Easiest thing to do would be to google 2 row vs marris otter vs pilsner. Or something along those lines. There is too much info out there to quote you  a reply. I would think 2 row or marris otter would work in an Irish ale, but I'm no expert on the style. Others may want to chime in.

Good luck and feel free to post any other questions.

Offline Roger

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Re: Newb question about grain
« Reply #2 on: February 25, 2016, 07:36:42 PM »
Congrats on the upgrade to all grain! You'll love the control and freedom.

Pale malt can mean any pale base malt. For example 2-row. There are numerous types of base malts though, marris otter, pilsner, the list goes on. Generally speaking, 2 row works for most styles, or at least can be substituted in without much difference. But there are some styles that demand specific base malts, such is the case with pilsner and Belgian styles.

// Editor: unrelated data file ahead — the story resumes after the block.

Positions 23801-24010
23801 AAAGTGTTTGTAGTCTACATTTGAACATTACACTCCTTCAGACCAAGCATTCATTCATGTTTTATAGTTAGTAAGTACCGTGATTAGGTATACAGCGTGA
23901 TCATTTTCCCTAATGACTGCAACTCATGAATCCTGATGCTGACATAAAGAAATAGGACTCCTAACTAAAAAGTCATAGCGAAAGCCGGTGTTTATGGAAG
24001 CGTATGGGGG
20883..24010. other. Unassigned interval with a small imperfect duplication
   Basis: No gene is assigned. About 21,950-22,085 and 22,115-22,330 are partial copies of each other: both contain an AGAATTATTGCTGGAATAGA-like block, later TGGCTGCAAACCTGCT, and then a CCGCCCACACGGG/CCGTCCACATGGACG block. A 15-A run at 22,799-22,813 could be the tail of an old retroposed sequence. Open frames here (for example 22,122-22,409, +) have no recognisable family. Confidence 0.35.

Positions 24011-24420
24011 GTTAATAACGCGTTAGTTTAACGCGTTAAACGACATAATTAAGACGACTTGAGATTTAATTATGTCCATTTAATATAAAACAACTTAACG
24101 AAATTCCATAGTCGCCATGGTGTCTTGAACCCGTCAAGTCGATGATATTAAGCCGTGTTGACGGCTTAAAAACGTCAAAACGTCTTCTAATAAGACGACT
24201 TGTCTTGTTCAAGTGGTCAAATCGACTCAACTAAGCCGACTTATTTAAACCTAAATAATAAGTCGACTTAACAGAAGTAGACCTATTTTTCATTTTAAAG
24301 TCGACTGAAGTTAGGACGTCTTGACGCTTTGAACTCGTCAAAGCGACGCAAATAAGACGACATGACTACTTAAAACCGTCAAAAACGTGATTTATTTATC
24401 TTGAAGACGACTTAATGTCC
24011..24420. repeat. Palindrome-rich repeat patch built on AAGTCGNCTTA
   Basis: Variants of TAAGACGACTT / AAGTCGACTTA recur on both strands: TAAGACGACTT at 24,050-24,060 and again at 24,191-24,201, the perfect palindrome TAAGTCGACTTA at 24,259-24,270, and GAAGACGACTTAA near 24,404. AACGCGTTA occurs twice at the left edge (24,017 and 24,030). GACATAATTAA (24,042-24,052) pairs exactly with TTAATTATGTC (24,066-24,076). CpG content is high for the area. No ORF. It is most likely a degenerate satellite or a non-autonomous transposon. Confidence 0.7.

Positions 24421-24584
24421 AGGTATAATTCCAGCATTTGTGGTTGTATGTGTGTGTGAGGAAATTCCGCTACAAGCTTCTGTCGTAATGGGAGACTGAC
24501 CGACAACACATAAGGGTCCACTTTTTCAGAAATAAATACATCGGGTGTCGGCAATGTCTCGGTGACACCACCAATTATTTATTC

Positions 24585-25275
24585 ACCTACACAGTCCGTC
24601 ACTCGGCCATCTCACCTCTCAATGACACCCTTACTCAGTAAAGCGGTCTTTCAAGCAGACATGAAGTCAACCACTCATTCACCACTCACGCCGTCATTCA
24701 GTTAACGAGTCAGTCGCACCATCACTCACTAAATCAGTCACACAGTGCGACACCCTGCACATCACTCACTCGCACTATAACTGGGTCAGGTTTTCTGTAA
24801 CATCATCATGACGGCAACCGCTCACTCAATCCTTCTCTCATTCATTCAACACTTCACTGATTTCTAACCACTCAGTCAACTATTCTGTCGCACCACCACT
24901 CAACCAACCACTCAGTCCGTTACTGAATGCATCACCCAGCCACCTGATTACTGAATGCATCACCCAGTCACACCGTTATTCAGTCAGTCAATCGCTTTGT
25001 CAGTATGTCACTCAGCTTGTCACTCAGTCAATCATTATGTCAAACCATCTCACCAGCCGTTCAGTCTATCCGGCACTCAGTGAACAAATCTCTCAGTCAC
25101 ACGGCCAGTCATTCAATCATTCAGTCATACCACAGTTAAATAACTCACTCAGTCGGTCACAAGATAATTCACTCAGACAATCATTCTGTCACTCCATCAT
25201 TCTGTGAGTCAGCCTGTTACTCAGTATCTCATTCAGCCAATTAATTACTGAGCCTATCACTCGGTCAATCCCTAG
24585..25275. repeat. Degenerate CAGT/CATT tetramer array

Easiest thing to do would be to google 2 row vs marris otter vs pilsner. Or something along those lines. There is too much info out there to quote you  a reply. I would think 2 row or marris otter would work in an Irish ale, but I'm no expert on the style. Others may want to chime in.

Good luck and feel free to post any other questions.
Yea what he said!

Offline Jake

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Re: Newb question about grain
« Reply #3 on: February 26, 2016, 08:49:24 AM »